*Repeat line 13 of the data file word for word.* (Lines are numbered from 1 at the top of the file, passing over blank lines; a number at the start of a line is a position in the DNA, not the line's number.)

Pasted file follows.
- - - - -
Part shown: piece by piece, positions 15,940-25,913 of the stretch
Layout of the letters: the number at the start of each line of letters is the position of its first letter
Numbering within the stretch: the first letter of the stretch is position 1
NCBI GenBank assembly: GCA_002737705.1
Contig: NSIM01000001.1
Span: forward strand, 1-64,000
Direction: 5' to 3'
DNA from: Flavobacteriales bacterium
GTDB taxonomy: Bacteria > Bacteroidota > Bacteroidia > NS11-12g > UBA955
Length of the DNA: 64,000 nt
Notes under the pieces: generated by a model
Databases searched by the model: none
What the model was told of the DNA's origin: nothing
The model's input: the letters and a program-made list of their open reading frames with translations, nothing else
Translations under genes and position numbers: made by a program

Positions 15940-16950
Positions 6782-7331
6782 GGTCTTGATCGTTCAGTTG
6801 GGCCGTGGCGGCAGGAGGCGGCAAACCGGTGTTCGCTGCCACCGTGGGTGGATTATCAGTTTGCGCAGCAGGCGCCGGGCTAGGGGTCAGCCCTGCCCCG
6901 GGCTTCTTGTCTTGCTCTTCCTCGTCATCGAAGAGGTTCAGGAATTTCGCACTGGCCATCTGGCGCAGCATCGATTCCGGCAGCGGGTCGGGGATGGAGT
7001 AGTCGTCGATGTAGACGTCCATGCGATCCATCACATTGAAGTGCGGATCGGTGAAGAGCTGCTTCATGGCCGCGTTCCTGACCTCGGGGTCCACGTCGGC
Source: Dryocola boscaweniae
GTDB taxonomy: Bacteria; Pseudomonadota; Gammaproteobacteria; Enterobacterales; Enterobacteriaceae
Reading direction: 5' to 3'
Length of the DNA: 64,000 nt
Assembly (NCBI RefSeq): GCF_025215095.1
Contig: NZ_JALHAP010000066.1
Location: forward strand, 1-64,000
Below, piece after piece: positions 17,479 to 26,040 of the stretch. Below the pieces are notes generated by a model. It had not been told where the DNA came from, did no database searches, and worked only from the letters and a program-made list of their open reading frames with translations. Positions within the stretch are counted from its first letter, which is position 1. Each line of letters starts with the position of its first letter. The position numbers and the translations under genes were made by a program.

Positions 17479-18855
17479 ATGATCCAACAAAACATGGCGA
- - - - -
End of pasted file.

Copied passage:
What the model was told of the DNA's origin: nothing